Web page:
"Despite the tension everyone felt during and after the bombings, the social and national solidarity was clear in most parts of Egypt," he told Al-Mashareq.
In both churches, Muslims and Christians rushed to rescue the wounded and try to save those who could be saved, he said.
Muslim and Christian youth took to the streets together in spontaneous protests denouncing terrorism, he said, "indicating that ISIL's plan to stir strife among Egyptians, and between Muslims and Copts in particular, has failed".
The aftermath of the Sunday attacks will inevitably involve increased efforts to raise security awareness and promote moderate religion, Shehata said.
This must be done by both Muslim and Christian clerics, he said, in addition to state and private educational institutions and civil society organisations.
Terror spares no one
Policeman Mohammed Rifaat al-Mansa, who was killed in the Tanta bombing, had been assigned to work in the area of St. George's Church, said his relative Mahmoud Qassem al-Mansa, 45, a private school teacher from al-Sharqiya.
Al-Mansa was a Muslim whose father worked as a preacher in Ministry of Awqaf mosques, Mahmoud told Al-Mashareq.
"His death is proof that terrorism spares absolutely nobody, and that everybody must work together to confront it, inside and outside Egypt," he said.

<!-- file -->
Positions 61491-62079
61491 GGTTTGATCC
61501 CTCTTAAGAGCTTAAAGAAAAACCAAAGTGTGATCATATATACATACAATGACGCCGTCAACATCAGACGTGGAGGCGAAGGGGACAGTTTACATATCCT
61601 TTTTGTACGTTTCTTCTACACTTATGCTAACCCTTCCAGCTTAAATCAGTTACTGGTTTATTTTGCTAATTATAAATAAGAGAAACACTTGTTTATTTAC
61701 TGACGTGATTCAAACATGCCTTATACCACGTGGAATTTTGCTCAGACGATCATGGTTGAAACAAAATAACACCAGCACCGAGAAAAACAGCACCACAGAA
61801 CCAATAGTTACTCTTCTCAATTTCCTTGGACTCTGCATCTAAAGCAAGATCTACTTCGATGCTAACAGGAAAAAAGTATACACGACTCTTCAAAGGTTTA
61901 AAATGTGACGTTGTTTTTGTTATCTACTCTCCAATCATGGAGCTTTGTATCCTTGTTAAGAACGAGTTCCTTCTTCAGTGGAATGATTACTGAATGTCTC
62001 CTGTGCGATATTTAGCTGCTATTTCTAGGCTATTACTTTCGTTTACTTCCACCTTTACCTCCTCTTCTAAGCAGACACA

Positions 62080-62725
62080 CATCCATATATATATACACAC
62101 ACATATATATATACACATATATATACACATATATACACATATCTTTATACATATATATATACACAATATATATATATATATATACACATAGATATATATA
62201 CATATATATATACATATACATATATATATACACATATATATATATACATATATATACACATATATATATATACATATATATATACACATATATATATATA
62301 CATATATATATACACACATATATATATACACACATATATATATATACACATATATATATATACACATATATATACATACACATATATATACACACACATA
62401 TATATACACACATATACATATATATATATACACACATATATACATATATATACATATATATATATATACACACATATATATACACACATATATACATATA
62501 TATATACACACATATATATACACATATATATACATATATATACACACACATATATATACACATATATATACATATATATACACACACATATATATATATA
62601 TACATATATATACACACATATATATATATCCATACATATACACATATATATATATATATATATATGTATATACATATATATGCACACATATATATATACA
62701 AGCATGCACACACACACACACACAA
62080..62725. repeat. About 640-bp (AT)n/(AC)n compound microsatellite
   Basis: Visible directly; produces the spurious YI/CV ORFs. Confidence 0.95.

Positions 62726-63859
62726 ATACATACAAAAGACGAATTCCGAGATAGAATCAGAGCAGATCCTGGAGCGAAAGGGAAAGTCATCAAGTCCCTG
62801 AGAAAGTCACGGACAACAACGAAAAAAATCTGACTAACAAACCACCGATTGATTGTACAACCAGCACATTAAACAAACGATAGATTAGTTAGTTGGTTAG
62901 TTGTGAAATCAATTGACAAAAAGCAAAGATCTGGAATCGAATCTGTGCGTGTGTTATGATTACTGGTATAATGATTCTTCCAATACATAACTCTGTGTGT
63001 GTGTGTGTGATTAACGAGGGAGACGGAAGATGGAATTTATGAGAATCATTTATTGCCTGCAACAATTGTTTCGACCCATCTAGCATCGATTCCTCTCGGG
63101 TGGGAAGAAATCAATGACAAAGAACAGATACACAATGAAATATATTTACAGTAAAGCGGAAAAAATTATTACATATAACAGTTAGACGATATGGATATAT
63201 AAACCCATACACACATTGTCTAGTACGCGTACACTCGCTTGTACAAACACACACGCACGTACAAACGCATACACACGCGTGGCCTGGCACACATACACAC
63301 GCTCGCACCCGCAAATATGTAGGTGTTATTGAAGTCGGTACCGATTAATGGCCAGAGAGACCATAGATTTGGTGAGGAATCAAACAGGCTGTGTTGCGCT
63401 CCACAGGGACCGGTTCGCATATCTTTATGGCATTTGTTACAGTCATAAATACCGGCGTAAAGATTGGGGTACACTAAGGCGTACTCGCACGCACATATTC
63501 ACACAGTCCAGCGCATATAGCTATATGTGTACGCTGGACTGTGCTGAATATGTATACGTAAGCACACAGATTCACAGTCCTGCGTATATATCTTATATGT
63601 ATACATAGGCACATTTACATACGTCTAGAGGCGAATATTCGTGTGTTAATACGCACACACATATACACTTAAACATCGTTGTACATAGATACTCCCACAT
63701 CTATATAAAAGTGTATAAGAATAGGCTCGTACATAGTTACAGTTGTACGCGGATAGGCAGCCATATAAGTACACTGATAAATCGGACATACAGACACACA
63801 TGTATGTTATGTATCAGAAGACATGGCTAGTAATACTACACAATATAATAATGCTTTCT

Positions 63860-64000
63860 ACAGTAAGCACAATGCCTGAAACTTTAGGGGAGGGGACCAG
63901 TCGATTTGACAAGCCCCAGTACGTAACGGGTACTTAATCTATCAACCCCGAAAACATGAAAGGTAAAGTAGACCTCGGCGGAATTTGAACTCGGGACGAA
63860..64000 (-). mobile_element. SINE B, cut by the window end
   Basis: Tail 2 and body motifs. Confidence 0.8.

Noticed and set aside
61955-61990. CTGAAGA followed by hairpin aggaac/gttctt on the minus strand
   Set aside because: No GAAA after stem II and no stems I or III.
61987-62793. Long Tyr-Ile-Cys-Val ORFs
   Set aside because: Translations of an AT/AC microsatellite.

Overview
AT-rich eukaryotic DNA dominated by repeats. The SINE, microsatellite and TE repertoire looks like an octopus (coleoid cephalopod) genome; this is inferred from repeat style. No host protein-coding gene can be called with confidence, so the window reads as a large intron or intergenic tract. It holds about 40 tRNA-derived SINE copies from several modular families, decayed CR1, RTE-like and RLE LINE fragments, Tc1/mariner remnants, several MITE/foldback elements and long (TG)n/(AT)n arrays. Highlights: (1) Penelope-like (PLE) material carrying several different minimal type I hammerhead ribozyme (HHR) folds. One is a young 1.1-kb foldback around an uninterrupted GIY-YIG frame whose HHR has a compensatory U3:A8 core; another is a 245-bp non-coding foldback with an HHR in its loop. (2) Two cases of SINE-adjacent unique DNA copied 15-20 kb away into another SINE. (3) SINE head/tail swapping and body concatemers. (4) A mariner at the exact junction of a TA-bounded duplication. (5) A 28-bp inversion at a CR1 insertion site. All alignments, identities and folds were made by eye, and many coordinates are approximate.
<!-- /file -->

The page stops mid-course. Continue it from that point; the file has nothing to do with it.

Many areas around Tanta and in neighbouring al-Sharqiya province have set up mourners’ tents as an expression of solidarity with the victims, Mahmoud added.
"The victim’s father is known for his moderate preaching, his promotion of tolerance and his rejection of terrorism and extremist ideology, which are alien to Islam," his relative said.
Since he received word of his son’s death, Mahmoud added, the policeman's father has remained completely silent, repeating just one phrase: "Rest in peace, the martyr of the homeland".
Lone wolf operations
The attacks on Coptic churches come as ISIL faces increasing pressure in Sinai , where the Egyptian army destroyed ISIL hideouts, weapons caches and vehicles, said military expert Maj. Gen. Talat Moussa, a retired Egyptian military officer.
The attacks on the mainland can be seen as "revenge attacks", he told Al-Mashareq, noting that the perpetrators looked for weak points to breach.
Religious celebrations took place at 2,626 churches on the day of the incident, Moussa said, adding that "the double bombing does not indicate lax security or a lack of seriousness in handling terror threats".
"On the contrary, ISIL has been carrying out lone wolf attacks , which are one of the hardest types of operations to thwart," he explained.
The Alexandria bombing took place at the church entrance, after the police officer in charge of the church's security, who was standing at the main entrance to the church courtyard, apprehended the perpetrator, he said.
"Had the bomber managed to enter the church, the number of casualties would have been higher," he said, noting that many of the victims were policemen.